Can Elizabeth Warren’s Stance on Cannabis Win Voters?


Oct. 23 2019, Published 9:06 a.m. ET

Cannabis legalization has emerged as one of the key issues in the 2020 presidential campaign. Elizabeth Warren is one of the Democratic candidates supporting the legalization of cannabis at the federal level. A Massachusetts senator since 2013, Warren officially announced her nomination on February 9. She is a former professor at Harvard Law School.

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Elizabeth Warren’s stance on cannabis

Warren actively supports cannabis legalization, as reflected in her June 6 tweet. At the CNN Town Hall meeting in April, Warren said, “So, actually, I supported Massachusetts changing its laws on marijuana. Massachusetts had decriminalized at that point and I thought it made a lot more sense for Massachusetts to go ahead and legalize marijuana, and I now support the legalization of marijuana.”

Warren identified racial disparities in the enforcement of marijuana law as one of the reasons for her belief that the substance should be legalized.

Her statement addressed a student’s question, noting that her views on marijuana legalization have changed since she opposed it in 2012. The student added that as a senator, Warren opposed the Massachusetts initiative for marijuana legalization in 2013 but supported it in 2016.

According to a June 1 New York Times fact-check article, Warren “slightly overstated” her past stance at the CNN Town Hall meeting. According to the report, Warren supported medical marijuana but opposed marijuana legalization during an October 2011 Democratic senate primary debate.

Warren’s stance on cannabis has evolved over the years. In 2016, Warren stated that she was open to the idea of legalizing marijuana in Massachusetts.

This February, Warren co-sponsored the Marijuana Justice Act of 2019. Warren and Senator Cory Gardner introduced the STATES (Strengthening the Tenth Amendment Through Entrusting States) Act in June 2018. Reintroduced in April 2019, the STATES Act aims to amend the Controlled Substances Act of 1970 and would allow states to regulate marijuana without federal interference.

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Growing support for cannabis legalization

In addition to Warren, several other presidential candidates favor cannabis legalization. Andrew Yang, Kamala Harris, Bernie Sanders, and Pete Buttigieg all support cannabis legalization at the federal level.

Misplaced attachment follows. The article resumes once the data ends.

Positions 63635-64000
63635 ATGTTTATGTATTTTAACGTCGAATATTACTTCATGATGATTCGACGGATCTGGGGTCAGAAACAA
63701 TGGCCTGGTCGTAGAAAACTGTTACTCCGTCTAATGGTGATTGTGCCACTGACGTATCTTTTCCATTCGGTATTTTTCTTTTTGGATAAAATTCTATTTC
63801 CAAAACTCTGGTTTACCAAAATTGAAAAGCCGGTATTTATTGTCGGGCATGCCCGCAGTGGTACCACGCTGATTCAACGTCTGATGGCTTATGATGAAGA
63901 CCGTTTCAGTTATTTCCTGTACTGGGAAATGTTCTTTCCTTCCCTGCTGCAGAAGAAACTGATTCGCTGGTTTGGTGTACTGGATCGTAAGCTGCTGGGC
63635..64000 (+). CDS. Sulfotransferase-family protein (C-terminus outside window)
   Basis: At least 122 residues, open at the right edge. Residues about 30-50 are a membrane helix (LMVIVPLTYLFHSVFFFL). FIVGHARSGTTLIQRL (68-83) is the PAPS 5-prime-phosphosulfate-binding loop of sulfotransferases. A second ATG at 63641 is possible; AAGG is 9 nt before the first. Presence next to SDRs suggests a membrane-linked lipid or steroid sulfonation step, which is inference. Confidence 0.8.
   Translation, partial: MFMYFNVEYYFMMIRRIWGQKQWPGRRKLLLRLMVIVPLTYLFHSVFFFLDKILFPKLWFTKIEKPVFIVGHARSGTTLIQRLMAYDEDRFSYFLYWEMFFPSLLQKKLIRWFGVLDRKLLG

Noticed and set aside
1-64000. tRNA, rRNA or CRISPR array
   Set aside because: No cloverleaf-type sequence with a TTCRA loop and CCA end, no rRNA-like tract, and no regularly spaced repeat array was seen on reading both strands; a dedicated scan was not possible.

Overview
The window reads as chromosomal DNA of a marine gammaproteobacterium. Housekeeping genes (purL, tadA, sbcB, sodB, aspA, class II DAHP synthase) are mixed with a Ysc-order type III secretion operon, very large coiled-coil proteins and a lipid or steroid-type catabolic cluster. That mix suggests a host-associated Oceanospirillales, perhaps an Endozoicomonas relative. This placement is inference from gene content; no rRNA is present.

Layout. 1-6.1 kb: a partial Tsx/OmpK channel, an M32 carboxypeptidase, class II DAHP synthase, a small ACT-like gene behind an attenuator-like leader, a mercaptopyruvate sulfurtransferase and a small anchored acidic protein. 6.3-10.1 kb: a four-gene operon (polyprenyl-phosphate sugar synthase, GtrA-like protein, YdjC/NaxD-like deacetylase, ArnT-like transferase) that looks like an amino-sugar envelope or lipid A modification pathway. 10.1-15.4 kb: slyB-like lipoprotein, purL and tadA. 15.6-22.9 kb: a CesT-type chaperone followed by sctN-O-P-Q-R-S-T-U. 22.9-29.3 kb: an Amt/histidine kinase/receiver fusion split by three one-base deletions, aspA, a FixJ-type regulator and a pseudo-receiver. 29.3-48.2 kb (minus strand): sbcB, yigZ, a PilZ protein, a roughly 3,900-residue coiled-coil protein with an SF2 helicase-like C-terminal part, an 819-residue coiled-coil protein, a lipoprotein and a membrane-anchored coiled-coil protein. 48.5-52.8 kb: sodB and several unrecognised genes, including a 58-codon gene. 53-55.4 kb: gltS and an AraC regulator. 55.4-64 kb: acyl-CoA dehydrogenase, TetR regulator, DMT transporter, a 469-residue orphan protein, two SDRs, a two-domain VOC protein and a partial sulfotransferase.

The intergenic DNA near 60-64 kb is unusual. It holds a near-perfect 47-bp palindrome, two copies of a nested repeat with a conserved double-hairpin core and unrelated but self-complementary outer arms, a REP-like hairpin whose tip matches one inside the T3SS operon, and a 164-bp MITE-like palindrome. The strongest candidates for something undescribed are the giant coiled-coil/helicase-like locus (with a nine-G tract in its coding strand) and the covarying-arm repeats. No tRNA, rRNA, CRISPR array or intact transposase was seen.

The opinion of these candidates could have been influenced by the rise in the number of Americans favoring marijuana legalization. Currently, marijuana is legal in ten states and Washington, DC, for recreational purposes. Also, medical marijuana is legal in 33 US states and Washington, DC.

Cannabis companies to benefit from legalization

Leading cannabis companies such as Curaleaf, Canopy Growth, Tilray, and Aurora Cannabis would benefit significantly from cannabis legalization. Already, many companies are seeking growth prospects in hemp, which was legalized in the 2018 Farm Bill.

In March 2019, Canopy Growth (WEED) (CGC) acquired AgriNextUSA to accelerate its expansion plans in the US. Plus, the company is investing in its hemp operations to produce high-quality CBD products.

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During its first-quarter conference call, Canopy Growth disclosed that it has thousands of acres of hemp planted in the US and that it has obtained hemp biomass and processing capabilities. These facilities would support the production of CBD products, which Canopy Growth plans to launch by the end of the year.

In August, Aurora Cannabis (ACB) completed the acquisition of Hempco Food and Fiber to support the company’s growth plans into the US hemp food and hemp CBD markets.

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Curaleaf (CURLF) is strengthening its position in the US with the pending acquisitions of Select and Grassroots.

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In early August, Tilray (TLRY) was granted approval to import cannabis into the US for conducting two clinical trials. Tilray is collaborating with the NYU School of Medicine to conduct these trials related to CBD (cannabidiol).

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Overall, these companies might accelerate their expansion in the US if marijuana is legalized at the federal level.


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